You are how old, Miss Godwin?

I am 18.

That really is quite young.

If I'm old enough to bear children, I'm old enough to put pen to paper.

Curious subject matter for a young lady, wouldn't you say?

And when that young lady just happens to be the wife, uh... companion of Mr. Shelley...

Are you suggesting the work belongs to Mr. Shelley?

Well, perhaps there are some other writings of yours that I could compare it to?

It is my story.

Did you ask this of Mr. Shelley when he first presented his work to you?

Or do you save this insult for young women?

And you dare to question a woman's ability to experience loss, death...

...betrayal.

All of which is present in this story. In my story.

Which you would have realized if you'd employed the time judging the work instead of judging me.

Did you finish it?

Yes.

It chilled me to the bone.

It's good to enjoy a ghost story now and then.

We both know this is no ghost story.

I've never read such a perfect encapsulation of what it feels to be abandoned.

I seethed with your monster's rage.

I lusted for his revenge.

Because it was my own.

I wonder...

...how many souls will sympathize with your creature's torments?

More than should, I expect.

It is time I moved home.

You must get your story published, Mary.

Dear Madam, thank you for sending us your manuscript, 'Frankenstein or A Modern Prometheus'.

Unfortunately, this is not a piece that interests us. inform you that we shall not be publishing your manuscript. our taste in judgement alike revolts This subject is not to the taste of our readers from a female author.

In fact, it strikes us as hardly an appropriate subject for a young lady We do not deny that the work has merit but we are cautious in proceeding.

The truth is you have nowhere else to go with your story.


The Lackington Group will publish it. 500 copies will be printed.

It will be published anonymously, provided you write the introduction.

Well of course. I'd be delighted.

So everyone will think you wrote it.

Provided it's published, what does it matter?

What does it matter?

How is it possible that you still don't understand?!

You want me to abandon my claim because my gender might spoil its success.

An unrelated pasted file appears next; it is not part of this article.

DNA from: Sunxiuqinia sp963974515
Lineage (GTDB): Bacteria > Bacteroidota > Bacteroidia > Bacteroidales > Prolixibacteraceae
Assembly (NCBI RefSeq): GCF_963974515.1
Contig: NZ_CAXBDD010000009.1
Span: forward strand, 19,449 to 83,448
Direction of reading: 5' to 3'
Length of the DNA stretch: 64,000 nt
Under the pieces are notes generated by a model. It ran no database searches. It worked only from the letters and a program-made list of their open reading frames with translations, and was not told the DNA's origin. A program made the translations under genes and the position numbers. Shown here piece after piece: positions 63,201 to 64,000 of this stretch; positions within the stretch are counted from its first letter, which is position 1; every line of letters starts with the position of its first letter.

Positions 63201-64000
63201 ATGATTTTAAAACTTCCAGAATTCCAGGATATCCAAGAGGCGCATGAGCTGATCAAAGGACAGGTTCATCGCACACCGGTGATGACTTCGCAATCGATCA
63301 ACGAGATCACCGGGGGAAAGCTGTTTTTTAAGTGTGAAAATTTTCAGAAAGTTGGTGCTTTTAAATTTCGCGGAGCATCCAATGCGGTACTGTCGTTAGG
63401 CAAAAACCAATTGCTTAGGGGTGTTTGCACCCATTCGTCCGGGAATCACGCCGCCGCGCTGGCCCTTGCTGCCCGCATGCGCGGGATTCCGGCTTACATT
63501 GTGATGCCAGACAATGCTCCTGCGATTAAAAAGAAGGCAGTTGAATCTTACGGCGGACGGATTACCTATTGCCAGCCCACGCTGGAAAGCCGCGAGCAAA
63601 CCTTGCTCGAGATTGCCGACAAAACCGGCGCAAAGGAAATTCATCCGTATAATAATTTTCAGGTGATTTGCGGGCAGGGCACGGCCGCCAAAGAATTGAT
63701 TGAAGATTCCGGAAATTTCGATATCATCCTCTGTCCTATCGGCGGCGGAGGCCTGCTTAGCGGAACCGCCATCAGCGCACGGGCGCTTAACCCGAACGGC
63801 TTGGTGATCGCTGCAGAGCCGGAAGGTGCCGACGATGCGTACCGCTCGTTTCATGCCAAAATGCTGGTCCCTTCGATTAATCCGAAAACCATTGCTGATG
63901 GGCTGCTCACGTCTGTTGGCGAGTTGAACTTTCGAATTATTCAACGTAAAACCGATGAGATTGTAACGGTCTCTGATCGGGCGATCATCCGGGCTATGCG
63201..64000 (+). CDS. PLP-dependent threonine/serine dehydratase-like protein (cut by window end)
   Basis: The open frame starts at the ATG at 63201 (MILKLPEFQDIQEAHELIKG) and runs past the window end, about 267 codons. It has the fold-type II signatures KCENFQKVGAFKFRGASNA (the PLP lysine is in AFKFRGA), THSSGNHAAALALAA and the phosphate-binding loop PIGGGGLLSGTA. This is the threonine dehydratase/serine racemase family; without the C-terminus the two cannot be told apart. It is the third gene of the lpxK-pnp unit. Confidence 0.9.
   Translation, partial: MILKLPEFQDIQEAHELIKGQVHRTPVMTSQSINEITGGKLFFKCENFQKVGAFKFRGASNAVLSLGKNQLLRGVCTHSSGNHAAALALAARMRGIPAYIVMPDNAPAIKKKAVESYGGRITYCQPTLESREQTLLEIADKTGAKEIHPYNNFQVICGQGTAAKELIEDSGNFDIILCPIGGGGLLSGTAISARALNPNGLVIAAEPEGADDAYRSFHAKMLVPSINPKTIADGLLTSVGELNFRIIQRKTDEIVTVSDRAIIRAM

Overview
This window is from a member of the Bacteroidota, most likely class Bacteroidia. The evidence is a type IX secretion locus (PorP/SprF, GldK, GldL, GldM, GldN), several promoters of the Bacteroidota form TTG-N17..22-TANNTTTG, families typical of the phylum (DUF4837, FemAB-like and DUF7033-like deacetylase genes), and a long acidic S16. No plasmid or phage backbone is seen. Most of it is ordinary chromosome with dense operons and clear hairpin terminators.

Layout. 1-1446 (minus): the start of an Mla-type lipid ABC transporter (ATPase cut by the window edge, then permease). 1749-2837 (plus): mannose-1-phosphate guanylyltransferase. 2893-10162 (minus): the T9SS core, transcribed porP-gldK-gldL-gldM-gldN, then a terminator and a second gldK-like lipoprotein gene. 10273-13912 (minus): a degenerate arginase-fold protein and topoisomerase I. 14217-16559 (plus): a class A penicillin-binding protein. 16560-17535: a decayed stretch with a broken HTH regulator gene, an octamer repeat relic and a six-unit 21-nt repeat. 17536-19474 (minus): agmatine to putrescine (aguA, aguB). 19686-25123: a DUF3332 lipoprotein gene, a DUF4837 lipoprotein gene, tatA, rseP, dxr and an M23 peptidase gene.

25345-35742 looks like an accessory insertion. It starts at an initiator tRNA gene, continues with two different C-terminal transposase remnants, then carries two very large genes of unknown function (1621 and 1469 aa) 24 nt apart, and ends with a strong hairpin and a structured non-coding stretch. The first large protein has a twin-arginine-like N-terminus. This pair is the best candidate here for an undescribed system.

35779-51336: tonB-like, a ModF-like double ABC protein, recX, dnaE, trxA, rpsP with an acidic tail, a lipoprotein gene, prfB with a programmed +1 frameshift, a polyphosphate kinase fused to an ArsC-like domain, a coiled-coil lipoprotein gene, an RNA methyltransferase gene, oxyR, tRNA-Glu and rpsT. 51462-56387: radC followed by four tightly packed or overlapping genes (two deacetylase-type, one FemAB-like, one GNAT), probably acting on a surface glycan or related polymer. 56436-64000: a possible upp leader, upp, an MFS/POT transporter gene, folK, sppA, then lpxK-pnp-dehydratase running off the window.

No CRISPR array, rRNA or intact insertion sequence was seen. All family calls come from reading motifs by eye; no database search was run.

I never said that. You don't have to.

Not once do you ever think about the consequences of your actions!

You bear just as much responsibility for our life as I.

I, I'm not the, some grand architect of our misery, Mary.

You bear the responsibility.

I bear the responsibility of ever believing in you!


...thank you.

John!

You look... Like I've seen better days?

Mr. Godwin said the same.

You saw my father?

Yes. His shop is stocking my work.

You finished it.

Not quite.

Lord Byron!

I'd all but forgotten about it until Byron's publisher somehow got a hold of it and printed it as his.

I tried to assert my rights as the true author but in response I've only been called a plagiarist.

I will write to Byron and appeal to him to tell the truth.

He has already tried. He despises the story.

The public just has no interest in the truth.

What about your mysterious masterpiece?

The absence of your name was notable.

It is ironic, isn't it?

I write a story lampooning Byron, the blood-sucking devourer of souls and he gets all the credit.

While you wrote about a desperately lonely and abandoned creature.

Abandoned by an irresponsible narcissist and She-

Shelley gets all the credit.

Nonetheless, congratulations.

Shelley must be pleased.

I haven't seen Shelley in months.

It's for you.

We have created monsters, Mary.

But let's not let them devour us.


Gentlemen, welcome. Thank you for coming.

We're here to celebrate the success of 'Frankenstein; Or The Modern Prometheus'.

It's a remarkable story asserting, as it does, the... absolute human necessity for connection.

From the moment Doctor Frankenstein's creature opens its eyes it seeks the touch of its creator. But he recoils in terror leaving the creature to its first of many experiences of neglect and isolation.

And if only Frankenstein had been able to bestow upon his creation a compassionate touch. A kind word.

What a tragedy might have been avoided.

But it is a credit to the writer that it is these very thoughts that continue to run through our minds long after we've turned the final page of this book which I know you all agree is one of the most complete and certainly one of the most original publications of our age.

As...

Thank you.

Thank you.

I know many of you wonder who could have written this horrific tale and why was it published anonymously.

I see some of you suggest that the work belongs to me.

Indeed, you could say that the work would not even exist without my contribution.

But to my shame

the only claim I remotely have to this work is inspiring the desperate loneliness that defines Frankenstein's creature.

The author of 'Frankenstein; Or A Modern Prometheus' is, of course Mary Wollstonecraft Godwin.

It is a work of singular genius and she is indebted to no one in its creation.

Percy.

Mary.

I really thought you'd left for good.

I never promised you a life without misery but I underestimated the depths of despair and the weight of regret we were to endure.

I lost everything to be with you, Percy.

Always set out to create something wonderful something beautiful.

But something volatile seethed within us.

Behold...

the monster galvanized

but if I had not learned to fight through the anguish I would not have found this voice again.

My choices made me who I am.

And I regret nothing.


You were soon borne away by the waves and lost in darkness and distance.